Suicide Grief Support – Tips & Resources


The Impact of Suicide 

  • In 2015, 44,193 people died by suicide in the United States.
  • It is estimated that there are 25 suicide attempts per each suicide death.  So in 2015 there were approximately 1,104,825 suicide attempts, or one every 30 seconds.
  • On average there were 121 suicides every day in the US, one suicide every 13 minutes.

http://www.suicidology.org/Portals/14/docs/Resources/FactSheets/2015/2015datapgsv1.pdf?ver=2017-01-02-220151-870

http://www.suicidology.org/Portals/14/docs/Resources/FactSheets/SurvivingAfterSuicide.pdf

  • The loss of a loved one by suicide is often shocking, painful and unexpected. The grief that ensues can be intense, complex, and long term. Grief work is an extremely individual and unique process; each person will experience it in their own way and at their own pace.
  • Grief does not follow a linear path. Furthermore, grief doesn’t always move in a forward direction.
  • There is no time frame for grief. Survivors should not expect that their lives will return to their prior state. Survivors aim to adjust to life without their loved one.
  • These feelings are normal reactions and the expression of them is a natural part of grieving. At first, and periodically during the following days/months of grieving, survivors may feel overwhelmed by their emotions. It is important to take things one day at a time.
  • Crying is the expression of sadness; it is therefore a natural reaction after the loss of a loved one.
  • Survivors often struggle with the reasons why the suicide occurred and whether they could have done something to prevent the suicide or help their loved one. Feelings of guilt typically ensue if the survivor believes their loved one’s suicide could have been prevented.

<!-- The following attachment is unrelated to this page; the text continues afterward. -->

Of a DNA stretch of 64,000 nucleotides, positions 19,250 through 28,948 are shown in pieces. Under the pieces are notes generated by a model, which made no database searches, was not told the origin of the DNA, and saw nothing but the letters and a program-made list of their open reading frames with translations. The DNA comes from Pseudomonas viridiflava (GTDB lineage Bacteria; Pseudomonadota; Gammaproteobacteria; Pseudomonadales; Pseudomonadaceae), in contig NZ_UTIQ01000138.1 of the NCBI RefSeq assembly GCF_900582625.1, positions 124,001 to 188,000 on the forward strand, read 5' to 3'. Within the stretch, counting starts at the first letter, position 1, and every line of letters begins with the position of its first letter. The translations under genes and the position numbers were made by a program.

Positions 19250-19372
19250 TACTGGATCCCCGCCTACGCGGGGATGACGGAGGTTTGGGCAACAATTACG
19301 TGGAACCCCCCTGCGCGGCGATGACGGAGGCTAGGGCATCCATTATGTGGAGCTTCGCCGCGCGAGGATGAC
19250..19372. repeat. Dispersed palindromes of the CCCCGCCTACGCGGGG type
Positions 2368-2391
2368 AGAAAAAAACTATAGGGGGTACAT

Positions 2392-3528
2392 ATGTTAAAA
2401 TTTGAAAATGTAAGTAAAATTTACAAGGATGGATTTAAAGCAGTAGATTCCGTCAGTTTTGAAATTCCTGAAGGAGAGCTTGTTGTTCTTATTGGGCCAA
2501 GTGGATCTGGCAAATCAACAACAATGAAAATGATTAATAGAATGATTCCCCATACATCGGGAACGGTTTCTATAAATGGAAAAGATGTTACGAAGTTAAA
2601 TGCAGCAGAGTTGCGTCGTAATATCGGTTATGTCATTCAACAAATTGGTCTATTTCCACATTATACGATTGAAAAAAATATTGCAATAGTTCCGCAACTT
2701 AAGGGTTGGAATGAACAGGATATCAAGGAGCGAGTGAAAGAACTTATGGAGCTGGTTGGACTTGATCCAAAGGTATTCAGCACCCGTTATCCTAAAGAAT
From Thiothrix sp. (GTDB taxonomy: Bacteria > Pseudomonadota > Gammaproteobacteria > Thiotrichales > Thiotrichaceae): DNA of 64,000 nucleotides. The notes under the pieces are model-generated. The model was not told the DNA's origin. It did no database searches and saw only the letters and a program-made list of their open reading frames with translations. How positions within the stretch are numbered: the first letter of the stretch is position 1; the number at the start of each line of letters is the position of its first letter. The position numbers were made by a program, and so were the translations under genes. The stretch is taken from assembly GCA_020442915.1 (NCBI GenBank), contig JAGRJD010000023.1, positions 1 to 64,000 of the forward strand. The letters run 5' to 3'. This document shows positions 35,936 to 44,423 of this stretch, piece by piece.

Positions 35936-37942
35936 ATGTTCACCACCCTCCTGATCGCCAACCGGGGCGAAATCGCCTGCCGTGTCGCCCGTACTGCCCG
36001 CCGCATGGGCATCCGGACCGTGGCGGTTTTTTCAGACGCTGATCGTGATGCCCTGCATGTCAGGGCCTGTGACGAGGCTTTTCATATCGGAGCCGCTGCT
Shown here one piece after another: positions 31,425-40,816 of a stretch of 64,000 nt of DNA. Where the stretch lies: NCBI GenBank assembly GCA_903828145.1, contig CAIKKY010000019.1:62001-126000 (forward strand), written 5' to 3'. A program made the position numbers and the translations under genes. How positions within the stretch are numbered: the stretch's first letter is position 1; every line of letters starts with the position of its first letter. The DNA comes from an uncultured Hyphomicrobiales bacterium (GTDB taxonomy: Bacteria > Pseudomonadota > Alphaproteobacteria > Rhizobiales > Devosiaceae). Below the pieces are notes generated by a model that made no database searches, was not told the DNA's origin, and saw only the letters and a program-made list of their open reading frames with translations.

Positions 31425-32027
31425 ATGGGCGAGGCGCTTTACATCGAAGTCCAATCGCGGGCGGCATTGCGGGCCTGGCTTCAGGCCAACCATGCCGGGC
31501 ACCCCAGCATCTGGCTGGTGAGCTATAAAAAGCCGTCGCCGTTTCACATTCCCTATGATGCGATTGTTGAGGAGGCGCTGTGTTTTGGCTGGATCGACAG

•  At times, especially if the loved one had a mental disorder, the survivor may experience relief.
  •  There is a stigma attached to suicide, partly due to the misunderstanding surrounding it. As such, family members and friends of the surivior may not know what to say or how and when to provide assistance. They may rely on the survivors’s initiative to talk about the loved one or to ask for help.
  •  Shame or embarrassment might prevent the surivior from reaching out for help. Stigma, ignorance and uncertainty might prevent others from giving the necessary support and understanding. Ongoing support remains important to maintain family and friendship relations during the grieving process.
  •  Survivors sometimes feel that others are blaming them for the suicide. Survivors may feel the need to deny what happened or hide their feelings. This will most likely exacerbate and complicate the grieving process.
  • When the time is right, survivors will begin to enjoy life again. Healing does occur.
  •  Many survivors find that the best help comes from attending a support group for survivors of suicide where they can openly share their own story and their feelings with fellow survivors without pressure or fear of judgement and shame. Support gourps can be a helpful source of guidance and understanding as well as a support in the healing process.

 

Common emotions experienced in grief are:

  • Shock
  • Denial
  • Guilt
  • Anger
  • Despair
  • Disbelief
  • Stress
  • Sadness
  • Pain
  • Shame
  • Hopelessness
  • Numbness
  • Rejection
  • Loneliness
  • Abandonment